10 Patient Reviews
- Wait Time 22.6 minutes
- Easy Appointments
- Friendly Staff
- Fair and Accurate Diagnosis
- Bedside Manner
- Spends Time With Patients
- Appropriate Followup
Showing 1 - 10 reviews
Thank you for the very kind words. I very much appreciate them. Thank you for allowing me to take care of your daughter all these years.
Thank you very much for the kind words. They are very much appreciated.
I am sorry I did not greet you when initially seen. I was called up to the front desk after I called the patient. Usually it takes time for patients with infants to move to the exam room after being called so I thought I could get away quickly. That may have thrown me off my routine. If an exam if a rule-out (another doctor is asking: does this patient have this condition?) and on a small infant the exams can be brief. I do a complete exam. I do a history, the child is dilated for 20 minutes and then I see them again if the exam is not on an emergency patient with a very specific problem. Waiting in the waiting room for a long time can involve problems with insurance or, on this day, I had a very very very elderly patient for whom everything takes time. No patient is the same. A schedule does not run perfectly. Some patients take much much longer than others and that is entirely unpredictable. And remember, ask questions if you don't understand or something is not explained well. It may make perfect sense to me, but that doesn't help if you don't understand it. I have no idea about the "God in a negative manner" statement. I don't speak about religion at all in my practice. I do use the expression "God has a sense of humor" but that is never in reference to patients or their problems.
I have never responded to a negative review but some of the issues in here need some further explanation. 1. The child called the square a triangle. I did not scold the child; I merely corrected him/her. There are only four shapes on the symbol chart: a heart, a circle, a square and a house. The house has a triangular roof so calling the square a triangle could lead to confusion. I like to practice the symbols with the children before actually testing their visiond so that they know and are comfortable with what the symbols are . Actually, if a child has difficulty with the "skwa" sound in "square" on multiple occasions, I suggest that they call it a box. 2. I cajoled this child multiple times into doing the chart correctly. By the way he/she was answering, it appeared that the vision in the good eye had gone down significantly. In that case, I would be concerned about an evolving process involving both eyes; possibly in the brain. Compressive brain lesions can cause whitening of the optic nerves. That would result in the need for dilation. The "threat" was a warning given after multiple previous attempts to get the child to pay attention and do the chart. The parent added the "burning" part; the actual statement was"you will be dilated for no reason if you don't start cooperating". I was implying that he/she was making a bad choice at this point. At least 95% of children over the age of 3.5 years who are not developmentally delayed can do the symbol chart. The child had not just turned three as seems to be implied; he/she was closer to four. 3. The parent also states that I was not patient with this child. The first time I spent at least 10 minutes trying to fit the child with glasses because he/she kept looking away. I spent nearly 15 minutes doing an eye chart with this child the second time. I did want the child to finish up the chart on vision testing and he/she did eventually and satisfactorily after the previous warning. 4. I am not sure what equipment is outdated in my office. The equipment used in eye lanes has not changed in many years in terms of function. If the parent is referring to my use of a retinoscope to figure out a child's prescription, that is standard practice in the pediatric age group. The use of a phoropter (the machine most people think about when getting their eyes checked for glasses) is not possible in children. A retinoscope is standard of care. A lens is placed in front of the child's eye and then the light reflection is used to determine the prescription for glasses. An automated version of this machine is not necessarily accurate in a child. I hope that clarifies the issues. I know I am not perfect and I have bad days as do all of us. There will always be personality conflicts with the parents of patients.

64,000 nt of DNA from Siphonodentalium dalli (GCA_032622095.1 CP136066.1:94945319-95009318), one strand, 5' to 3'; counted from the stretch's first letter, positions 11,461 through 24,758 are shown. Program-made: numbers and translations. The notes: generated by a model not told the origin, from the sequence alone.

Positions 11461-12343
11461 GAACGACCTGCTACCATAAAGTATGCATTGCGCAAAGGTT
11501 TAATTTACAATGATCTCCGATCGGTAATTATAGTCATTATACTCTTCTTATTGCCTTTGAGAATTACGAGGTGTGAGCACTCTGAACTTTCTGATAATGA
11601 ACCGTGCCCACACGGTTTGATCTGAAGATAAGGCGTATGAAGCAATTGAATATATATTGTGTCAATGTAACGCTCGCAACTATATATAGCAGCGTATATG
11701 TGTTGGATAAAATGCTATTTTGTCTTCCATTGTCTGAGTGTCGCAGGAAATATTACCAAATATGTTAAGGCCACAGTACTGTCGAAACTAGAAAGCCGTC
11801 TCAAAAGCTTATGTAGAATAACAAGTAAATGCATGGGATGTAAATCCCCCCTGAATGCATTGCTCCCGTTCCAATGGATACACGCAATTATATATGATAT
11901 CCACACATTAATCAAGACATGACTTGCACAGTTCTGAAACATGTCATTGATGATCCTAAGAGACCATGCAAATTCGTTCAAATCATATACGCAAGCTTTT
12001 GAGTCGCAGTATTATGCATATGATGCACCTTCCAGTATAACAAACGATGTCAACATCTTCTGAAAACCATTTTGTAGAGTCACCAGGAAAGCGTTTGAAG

So, while I am here.... A child's prescription is dynamic. I can't place this patient. Some children have an unequal prescription. I can only assume that at one point the child was 20/20 in one eye and maybe slightly near-sighted in the other. A child in that situation will not usually accept glasses as they use the 20/20 eye for distance and the near-sighted one for near. The 20/20 eye probably then became near sighted over the next year because the child grew. An increase in size of the eye can make a 20/20 eye near-sighted. The need for glasses probably is just normal for the child with age. It wasn't due to a lack of glasses.